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Official Food Allergy Treatment Guidelines Released

10.12.2010
Protocol also designed to aid physicians in diagnosis

A collaborative, government-led effort to guide and standardize diagnosis, treatment and management of food allergies has resulted in the release of an official set of recommendations for physicians.

The guidelines are being published online this week by the Journal of Allergy and Clinical Immunology (JACI), and available online at http://www.niaid.nih.gov/topics/foodallergy/clinical/Pages/default.aspx . They were developed by the National Institutes of Health and leading researchers and clinicians, professional and patient advocacy organizations, and the American Academy of Allergy, Asthma & Immunology, among others.

Food allergies are among the most common medical conditions, believed to affect three out of 100 Americans, and the number of affected people has been steadily rising in the last 20 years for reasons not well understood, scientists say.

“Paradoxical as it may be, up until now we have lacked uniform guidelines based on hard scientific evidence about how to diagnose and treat these very common conditions that affect the lives of millions of people,” said Robert Wood, M.D., one of the six lead authors on the guidelines and director of the Division of Allergy & Immunology at Johns Hopkins Children’s Center.

The guidelines, available at http://www.jacionline.org/, are designed for use by specialists, primacy-care physicians and other healthcare staff. They consolidate the latest available data into straightforward and consistent protocols for diagnosis and treatment.

“Because the guidelines will give physicians a uniform and consistent pool of information on the latest and most effective diagnostic and therapeutic approaches, patients are more likely to get the most-up-to-date care regardless of where they seek care,” Wood says.

Some topics covered in the guidelines include:

Clear-cut definitions of food allergy and food intolerance, two commonly confused, but completely different conditions

What tests should be used for the proper diagnosis of a food allergy, including a discussion on skin-prick and blood testing vs. gold-standard oral food challenges

Management of life-threatening and non-life-threatening allergic reactions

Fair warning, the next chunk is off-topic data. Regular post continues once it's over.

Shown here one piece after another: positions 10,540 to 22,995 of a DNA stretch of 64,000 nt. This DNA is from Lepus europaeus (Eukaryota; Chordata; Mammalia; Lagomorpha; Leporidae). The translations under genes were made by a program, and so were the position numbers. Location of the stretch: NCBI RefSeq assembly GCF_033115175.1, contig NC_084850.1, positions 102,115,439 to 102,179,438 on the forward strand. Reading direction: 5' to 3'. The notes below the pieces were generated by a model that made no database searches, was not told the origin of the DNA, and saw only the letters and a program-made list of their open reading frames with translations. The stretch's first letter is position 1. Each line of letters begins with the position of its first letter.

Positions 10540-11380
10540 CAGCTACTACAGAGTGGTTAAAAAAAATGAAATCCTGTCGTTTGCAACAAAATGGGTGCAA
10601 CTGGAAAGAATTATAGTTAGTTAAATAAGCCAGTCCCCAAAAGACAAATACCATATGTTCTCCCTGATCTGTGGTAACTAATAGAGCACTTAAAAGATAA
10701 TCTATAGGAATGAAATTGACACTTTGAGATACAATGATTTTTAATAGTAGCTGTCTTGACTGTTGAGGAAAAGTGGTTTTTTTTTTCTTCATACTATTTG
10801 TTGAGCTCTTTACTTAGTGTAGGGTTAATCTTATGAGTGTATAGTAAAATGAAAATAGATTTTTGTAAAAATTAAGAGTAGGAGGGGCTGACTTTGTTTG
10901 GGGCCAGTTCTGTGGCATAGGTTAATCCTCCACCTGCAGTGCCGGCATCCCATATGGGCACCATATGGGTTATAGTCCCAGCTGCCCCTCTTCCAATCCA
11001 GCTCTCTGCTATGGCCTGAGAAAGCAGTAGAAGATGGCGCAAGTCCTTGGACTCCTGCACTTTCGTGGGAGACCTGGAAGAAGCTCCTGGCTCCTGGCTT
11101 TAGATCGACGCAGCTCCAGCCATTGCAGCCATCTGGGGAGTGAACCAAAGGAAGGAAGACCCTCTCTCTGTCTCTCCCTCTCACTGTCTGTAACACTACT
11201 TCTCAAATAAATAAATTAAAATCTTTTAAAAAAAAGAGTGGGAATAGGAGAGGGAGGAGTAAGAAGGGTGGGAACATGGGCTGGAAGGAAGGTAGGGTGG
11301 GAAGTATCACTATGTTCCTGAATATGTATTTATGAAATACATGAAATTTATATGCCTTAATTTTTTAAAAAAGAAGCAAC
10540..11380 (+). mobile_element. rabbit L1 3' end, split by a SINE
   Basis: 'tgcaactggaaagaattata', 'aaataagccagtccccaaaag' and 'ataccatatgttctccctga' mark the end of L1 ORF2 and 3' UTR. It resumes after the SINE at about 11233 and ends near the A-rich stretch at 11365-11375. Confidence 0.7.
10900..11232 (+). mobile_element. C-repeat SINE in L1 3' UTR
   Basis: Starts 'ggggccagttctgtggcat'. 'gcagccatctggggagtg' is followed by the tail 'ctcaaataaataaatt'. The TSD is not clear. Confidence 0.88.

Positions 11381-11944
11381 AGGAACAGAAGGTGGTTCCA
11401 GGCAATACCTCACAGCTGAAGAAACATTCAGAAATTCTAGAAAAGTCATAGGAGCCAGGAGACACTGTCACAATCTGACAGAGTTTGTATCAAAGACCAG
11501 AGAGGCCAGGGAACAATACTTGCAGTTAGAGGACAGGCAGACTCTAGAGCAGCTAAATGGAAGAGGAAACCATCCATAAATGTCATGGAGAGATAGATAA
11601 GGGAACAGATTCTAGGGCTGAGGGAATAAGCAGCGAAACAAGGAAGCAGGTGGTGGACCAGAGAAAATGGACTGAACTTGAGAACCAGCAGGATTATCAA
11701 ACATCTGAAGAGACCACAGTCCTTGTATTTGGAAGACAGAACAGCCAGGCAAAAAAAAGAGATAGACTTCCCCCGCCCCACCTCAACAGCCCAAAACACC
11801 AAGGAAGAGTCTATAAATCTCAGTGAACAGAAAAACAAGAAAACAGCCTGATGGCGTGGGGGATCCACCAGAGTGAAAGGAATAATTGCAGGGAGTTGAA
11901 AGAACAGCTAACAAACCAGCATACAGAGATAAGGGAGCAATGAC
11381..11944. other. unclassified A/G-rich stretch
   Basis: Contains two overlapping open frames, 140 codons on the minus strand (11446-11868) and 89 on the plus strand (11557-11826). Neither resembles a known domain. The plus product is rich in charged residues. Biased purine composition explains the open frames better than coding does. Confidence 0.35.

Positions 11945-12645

Advice on management of life-threatening reactions (anaphylaxis) for patients and physicians, including an anaphylaxis emergency action plan

Development and natural course of food allergies by type of allergy and age

Related Information:
Guidelines
Nearly 3 of 100 Americans Have a Food Allergy
Flu Vaccines Safe for Most Allergic Children
News Tips from the 2010 Annual Meeting of the American Academy Of Allergy, Asthma & Immunology
Milk Safe, Even Encouraged, for Some After Treatment for Milk Allergy
Drinking Milk to Ease Milk Allergy?
Dr. Wood Profile
Founded in 1912 as the children's hospital of the Johns Hopkins Medical Institutions, the Johns Hopkins Children's Center offers one of the most comprehensive pediatric medical programs in the country, with more than 92,000 patient visits and nearly 9,000 admissions each year. Hopkins Children’s is consistently ranked among the top children's hospitals in the nation. Hopkins Children’s is Maryland's largest children’s hospital and the only state-designated Trauma Service and Burn Unit for pediatric patients. It has recognized Centers of Excellence in dozens of pediatric subspecialties, including allergy, cardiology, cystic fibrosis, gastroenterology, nephrology, neurology, neurosurgery, oncology, pulmonary, and transplant. Hopkins Children's will celebrate its 100th anniversary and move to a new home in 2012. For more information, please visit www.hopkinschildrens.org

Ekaterina Pesheva | EurekAlert!
Further information:
http://www.hopkinschildrens.org

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